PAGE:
I would like to write three more stories for Juliet. I have them in my mind, and when I think about writing them, I feel a combination of fear and great purpose and excitement.
I began working on this material in 2006. I applied for and received a Canada Council grant, based on an entirely fictional idea, nothing whatsoever to do with Juliet; part of the grant went towards travelling to Nicaragua for research. I took my family, and my mother and one of my brothers along on the journey. While there, I began to understand that the story I wanted to write was not the entirely fictional one proposed; the story was closer to autobiography. I’ve never wanted to publish stories about myself, and took care in Hair Hat not to. But I’d written and published a story in 2005 set in Nicaragua, and I realized it had potential to belong to something larger; I just had to leap over my fear of the autobiographical.
It would be tedious to recount all the different forms this material has taken in the years between then and now. The character of Juliet has always been a part of it, though in the first story I wrote, she was named Mary. At first, I thought it was the mother’s story (her name is Gloria, and always has been). But the further I got into the project, the more I began to see that it was Juliet’s story–the child’s story.
It was only this spring that I discovered something new, and it came as a hallelujah moment: the stories stretch beyond Nicaragua and into Juliet’s future. My Juliet now gets to be a mother, herself, and to reflect on that. She gets to be a teenager. She gets to be single, and she gets to be married. She passes through all of the awkward stages to adulthood. She is fluid in age and understanding, and time itself is fluid, and in many stories she is a child and an adult.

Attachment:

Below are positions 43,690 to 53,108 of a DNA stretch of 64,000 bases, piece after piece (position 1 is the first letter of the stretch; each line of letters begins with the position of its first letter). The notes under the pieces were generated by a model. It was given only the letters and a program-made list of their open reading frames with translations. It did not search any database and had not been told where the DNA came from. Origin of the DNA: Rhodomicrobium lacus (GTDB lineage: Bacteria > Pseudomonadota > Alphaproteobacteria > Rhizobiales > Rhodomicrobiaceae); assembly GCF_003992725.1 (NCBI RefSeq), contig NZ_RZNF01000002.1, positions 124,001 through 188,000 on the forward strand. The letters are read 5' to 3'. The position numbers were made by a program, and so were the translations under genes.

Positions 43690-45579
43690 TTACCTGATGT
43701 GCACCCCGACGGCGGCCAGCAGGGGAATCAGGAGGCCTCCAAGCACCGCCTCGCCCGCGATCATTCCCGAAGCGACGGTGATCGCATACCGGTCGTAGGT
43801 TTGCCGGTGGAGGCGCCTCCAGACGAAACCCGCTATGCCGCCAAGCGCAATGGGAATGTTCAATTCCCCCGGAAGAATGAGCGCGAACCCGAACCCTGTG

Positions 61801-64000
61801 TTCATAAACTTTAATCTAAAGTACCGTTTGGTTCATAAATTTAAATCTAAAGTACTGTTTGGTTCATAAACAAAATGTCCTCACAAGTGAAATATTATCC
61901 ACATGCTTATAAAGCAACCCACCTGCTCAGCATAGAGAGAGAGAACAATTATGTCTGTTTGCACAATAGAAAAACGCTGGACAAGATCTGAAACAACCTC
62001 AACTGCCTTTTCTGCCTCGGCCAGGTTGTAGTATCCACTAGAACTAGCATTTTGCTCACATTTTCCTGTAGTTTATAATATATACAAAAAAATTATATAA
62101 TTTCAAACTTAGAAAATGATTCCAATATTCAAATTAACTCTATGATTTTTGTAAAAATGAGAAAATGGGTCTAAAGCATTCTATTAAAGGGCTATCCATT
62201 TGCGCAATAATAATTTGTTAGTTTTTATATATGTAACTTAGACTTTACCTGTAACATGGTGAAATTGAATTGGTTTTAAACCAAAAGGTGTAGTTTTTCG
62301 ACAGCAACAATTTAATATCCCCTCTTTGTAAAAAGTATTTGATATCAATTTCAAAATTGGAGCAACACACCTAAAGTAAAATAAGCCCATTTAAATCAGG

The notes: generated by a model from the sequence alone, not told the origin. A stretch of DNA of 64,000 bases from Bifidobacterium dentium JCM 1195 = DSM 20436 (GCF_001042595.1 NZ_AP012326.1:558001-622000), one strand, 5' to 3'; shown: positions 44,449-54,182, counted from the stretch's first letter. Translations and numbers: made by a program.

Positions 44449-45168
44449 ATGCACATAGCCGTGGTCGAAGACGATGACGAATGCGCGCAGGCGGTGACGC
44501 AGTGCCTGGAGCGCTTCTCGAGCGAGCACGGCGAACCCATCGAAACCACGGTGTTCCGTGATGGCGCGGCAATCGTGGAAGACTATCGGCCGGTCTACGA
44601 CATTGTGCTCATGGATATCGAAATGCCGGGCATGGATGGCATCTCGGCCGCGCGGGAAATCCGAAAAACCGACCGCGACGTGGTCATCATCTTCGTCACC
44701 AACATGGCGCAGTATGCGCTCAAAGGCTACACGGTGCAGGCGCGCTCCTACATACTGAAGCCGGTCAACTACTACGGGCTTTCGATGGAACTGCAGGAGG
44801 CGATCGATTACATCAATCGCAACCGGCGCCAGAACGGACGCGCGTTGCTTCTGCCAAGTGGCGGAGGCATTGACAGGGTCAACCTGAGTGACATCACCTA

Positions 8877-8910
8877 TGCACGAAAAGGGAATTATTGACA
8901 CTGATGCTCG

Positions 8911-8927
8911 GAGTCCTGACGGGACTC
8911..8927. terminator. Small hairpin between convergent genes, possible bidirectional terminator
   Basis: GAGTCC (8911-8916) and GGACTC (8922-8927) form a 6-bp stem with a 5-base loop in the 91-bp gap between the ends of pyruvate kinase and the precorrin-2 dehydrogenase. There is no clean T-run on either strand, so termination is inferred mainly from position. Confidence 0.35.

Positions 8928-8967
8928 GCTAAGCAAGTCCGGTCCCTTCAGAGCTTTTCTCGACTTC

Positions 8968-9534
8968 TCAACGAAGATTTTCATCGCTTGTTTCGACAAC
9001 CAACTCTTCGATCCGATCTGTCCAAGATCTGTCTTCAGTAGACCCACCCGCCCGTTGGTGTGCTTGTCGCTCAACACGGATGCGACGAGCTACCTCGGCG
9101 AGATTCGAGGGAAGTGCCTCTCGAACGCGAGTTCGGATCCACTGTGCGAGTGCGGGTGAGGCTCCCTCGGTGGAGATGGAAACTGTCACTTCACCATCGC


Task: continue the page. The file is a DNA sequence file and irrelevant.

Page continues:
This year has been one of calm revelation. I’ve moved away from my parallel dream of becoming a midwife, and accepted that I am a creative person, and that making things is my gift. I can’t change who I am, and it doesn’t matter whether the world generally assigns value to it. In the years since my first book was published, I’ve told myself that I would keep being a writer if only … fill-in-the-blank. If only I’d get this grant, or publish that story, or win this award. In other words, I was hoping for visible affirmation of my choice to keep slogging away at what is a quiet, interior occupation often plagued by doubt. But every if-only achieved proved too temporary, too easily knocked down by every if-only not achieved. I began pursuing more seriously my interest in midwifery. I am so glad that I did. Had I not, it might always have teased at me–the what-if, the could-I-have-been? The deeper my exploration, the more I discovered (to my deep disappointment) my interest waning.
My interest in writing has yet to wane. May it never. Slowly, I’ve come to understand. Being a writer is not about achieving if-onlys. It is about accepting that one is a writer–and not necessarily a good writer or a well-known writer or a celebrated writer or a successful writer. It’s about being what one is, regardless of outcome.
What the Juliet stories have taught me is that some stories just long to become. They feel necessary. I am not a midwife to babies, but I am a midwife to stories, and I have been a midwife to this character.
(Thanks for the thought on being a midwife to moments, Janis; that helped me pull this idea together).